2018 Centre for Law & the Environment Annual Lecture
6:00 pm to 7:00 pm, 30 October 2018
Is Legal Mobilization for the Birds? How and Why Environmental Nongovernmental Organizations Use (and Don’t Use) the Law in the United Kingdom, France, Finland, and Italy
UCL Laws, Bentham House
Centre for Law and the Environment's Annual Lecture 2018
Speaker: Dr Lisa Vanhala (UCL, Department of Political Science)
Chair: Dr Steven Vaughan (Co-Director, Centre for Law and the Environment, UCL Faculty of Laws).
on Tuesday 30 October 2018, 6pm - 7pm
About the Lecture
What explains the likelihood that a nongovernmental organization (NGO) will turn to the courts to pursue their policy goals? This lecture explores the factors that influence the mobilization of law by environmental NGOs in four Western European countries. It finds that explanations focused on structural factors within each jurisdiction are unable to account for the patterns of within-country variation in legal mobilization behaviour.
The research also shows that bird protection NGOs as well as home-grown national environmental NGOs are generally more likely to turn to law than transnational environmental groups. Although resources and legal opportunities clearly matter to some extent, the findings suggest that explanations of NGO legal mobilization should: (a) incorporate an understanding of how groups frame and interpret the idea of “the law”; and (b) explore the role of “strategy entrepreneurs” who promote the use of particular tactics within an organization.
About the Speaker
Lisa is a Reader in Political Science. She holds a DPhil and MPhil in Politics from University of Oxford, and spent her undergraduate years at McGill University and Sciences Po Paris. Lisa's research looks at the relationship between NGOs, law and social change. She is currently working on three projects. One attempts to solve the puzzle of why some environmental NGOs have chosen to be active participants before the courts while others have completely eschewed the use of legal strategies in pursuit of their policy goals. The second project looks at the role courts play in debates about climate change. She is seeking to understand why we see a judicialization of climate change politics in some countries and some climate-related policy fields but not in others. The third project explores the international politics of climate change loss and damage including ethnographic research on the UN committee that addresses this issue.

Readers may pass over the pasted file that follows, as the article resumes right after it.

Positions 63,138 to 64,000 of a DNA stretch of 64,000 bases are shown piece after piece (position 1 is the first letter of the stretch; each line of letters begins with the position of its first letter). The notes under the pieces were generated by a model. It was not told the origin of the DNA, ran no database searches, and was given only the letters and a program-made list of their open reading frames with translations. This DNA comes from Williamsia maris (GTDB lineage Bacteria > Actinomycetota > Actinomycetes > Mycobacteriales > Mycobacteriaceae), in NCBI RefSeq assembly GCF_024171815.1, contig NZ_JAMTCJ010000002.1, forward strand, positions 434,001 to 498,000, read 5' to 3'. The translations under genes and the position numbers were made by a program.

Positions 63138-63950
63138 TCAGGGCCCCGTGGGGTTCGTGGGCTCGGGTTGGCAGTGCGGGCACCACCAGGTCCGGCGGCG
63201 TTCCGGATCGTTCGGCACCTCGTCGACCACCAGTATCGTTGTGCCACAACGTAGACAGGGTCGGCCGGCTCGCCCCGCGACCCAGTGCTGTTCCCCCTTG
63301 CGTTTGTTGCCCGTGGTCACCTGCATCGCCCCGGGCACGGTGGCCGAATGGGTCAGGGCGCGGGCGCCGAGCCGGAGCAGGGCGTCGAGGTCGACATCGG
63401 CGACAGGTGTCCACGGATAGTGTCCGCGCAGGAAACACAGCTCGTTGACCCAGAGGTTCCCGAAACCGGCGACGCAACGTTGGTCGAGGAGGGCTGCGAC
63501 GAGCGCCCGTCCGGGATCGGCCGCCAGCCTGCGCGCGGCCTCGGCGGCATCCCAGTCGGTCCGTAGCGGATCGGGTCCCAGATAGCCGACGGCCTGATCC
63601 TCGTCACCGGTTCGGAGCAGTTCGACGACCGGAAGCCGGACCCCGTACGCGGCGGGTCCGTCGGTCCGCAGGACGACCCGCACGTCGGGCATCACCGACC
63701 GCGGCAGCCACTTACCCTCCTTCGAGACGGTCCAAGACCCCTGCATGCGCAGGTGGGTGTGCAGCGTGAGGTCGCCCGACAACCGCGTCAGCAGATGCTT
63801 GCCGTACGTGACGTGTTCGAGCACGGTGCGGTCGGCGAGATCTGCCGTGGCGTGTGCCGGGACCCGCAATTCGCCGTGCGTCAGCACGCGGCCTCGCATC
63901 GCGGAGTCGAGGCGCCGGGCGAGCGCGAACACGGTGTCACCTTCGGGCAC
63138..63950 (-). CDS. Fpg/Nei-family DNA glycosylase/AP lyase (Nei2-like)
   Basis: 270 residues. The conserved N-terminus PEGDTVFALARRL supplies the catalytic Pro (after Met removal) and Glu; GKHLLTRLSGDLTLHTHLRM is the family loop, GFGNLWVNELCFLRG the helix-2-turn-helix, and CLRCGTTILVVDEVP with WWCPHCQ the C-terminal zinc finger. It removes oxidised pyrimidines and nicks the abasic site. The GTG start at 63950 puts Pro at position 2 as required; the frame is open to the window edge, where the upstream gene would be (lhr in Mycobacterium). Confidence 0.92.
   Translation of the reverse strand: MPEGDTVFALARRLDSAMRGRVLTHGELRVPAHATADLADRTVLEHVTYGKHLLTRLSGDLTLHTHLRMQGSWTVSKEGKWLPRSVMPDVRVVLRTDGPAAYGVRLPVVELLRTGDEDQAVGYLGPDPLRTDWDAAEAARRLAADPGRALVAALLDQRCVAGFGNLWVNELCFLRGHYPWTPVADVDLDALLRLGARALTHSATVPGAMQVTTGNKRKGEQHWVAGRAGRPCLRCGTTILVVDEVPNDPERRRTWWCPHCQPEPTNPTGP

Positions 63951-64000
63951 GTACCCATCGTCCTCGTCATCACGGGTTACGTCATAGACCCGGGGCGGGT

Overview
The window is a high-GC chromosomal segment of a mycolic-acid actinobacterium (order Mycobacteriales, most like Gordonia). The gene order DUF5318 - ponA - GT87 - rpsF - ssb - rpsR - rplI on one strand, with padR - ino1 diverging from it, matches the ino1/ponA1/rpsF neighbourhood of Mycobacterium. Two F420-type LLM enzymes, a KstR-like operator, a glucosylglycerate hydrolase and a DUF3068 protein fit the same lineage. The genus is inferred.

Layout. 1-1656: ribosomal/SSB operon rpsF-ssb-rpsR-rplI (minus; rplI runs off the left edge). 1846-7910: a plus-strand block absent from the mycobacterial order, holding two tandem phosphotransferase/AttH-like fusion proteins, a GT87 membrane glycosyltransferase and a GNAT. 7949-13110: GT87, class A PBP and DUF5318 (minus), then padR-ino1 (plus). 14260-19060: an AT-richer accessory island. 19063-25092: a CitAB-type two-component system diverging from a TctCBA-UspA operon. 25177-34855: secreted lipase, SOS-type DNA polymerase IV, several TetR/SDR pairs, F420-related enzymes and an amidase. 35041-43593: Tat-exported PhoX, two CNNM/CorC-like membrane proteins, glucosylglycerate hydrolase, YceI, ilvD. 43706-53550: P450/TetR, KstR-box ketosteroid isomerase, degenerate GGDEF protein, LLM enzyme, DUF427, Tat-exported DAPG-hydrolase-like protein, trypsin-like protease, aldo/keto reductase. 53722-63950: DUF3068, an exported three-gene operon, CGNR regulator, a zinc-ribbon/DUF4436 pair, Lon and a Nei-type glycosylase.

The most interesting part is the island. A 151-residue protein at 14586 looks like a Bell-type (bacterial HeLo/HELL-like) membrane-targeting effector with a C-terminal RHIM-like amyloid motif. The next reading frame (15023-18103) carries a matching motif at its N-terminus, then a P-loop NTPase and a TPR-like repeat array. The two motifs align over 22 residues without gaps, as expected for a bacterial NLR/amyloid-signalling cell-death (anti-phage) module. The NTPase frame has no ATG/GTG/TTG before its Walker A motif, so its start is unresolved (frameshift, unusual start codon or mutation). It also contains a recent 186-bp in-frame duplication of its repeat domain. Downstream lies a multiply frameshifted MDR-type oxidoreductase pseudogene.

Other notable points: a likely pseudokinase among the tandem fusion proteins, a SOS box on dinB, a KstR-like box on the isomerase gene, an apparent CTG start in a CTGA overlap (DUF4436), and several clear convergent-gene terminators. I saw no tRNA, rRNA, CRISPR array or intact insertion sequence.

Lisa's first monograph, Making Rights a Reality? Disability Rights Activists and Legal Mobilization was published by Cambridge University Press in 2011. The book won the Socio-legal Studies Association and Hart Early Career Prize 2012 and the Best Book in Comparative Politics, Canadian Political Science Association 2012.
About the Centre for Law and the Environment
UCL’s Centre for Law and Environment was established to provide a focal point for the Faculty’s outstanding expertise and academic strength in the field of the environment and the law. The main goals of the Centre are to advance research and teaching and explore the role of law in meeting contemporary environmental and energy challenges.
The Centre is committed to treating domestic law (UK), regional (European Union) and international aspects of environmental law in a comprehensive and integrated manner. This approach is reflected in offerings on the LLM course and the supervision of doctoral students, as well as in the diverse range of research pursued by members of the Centre.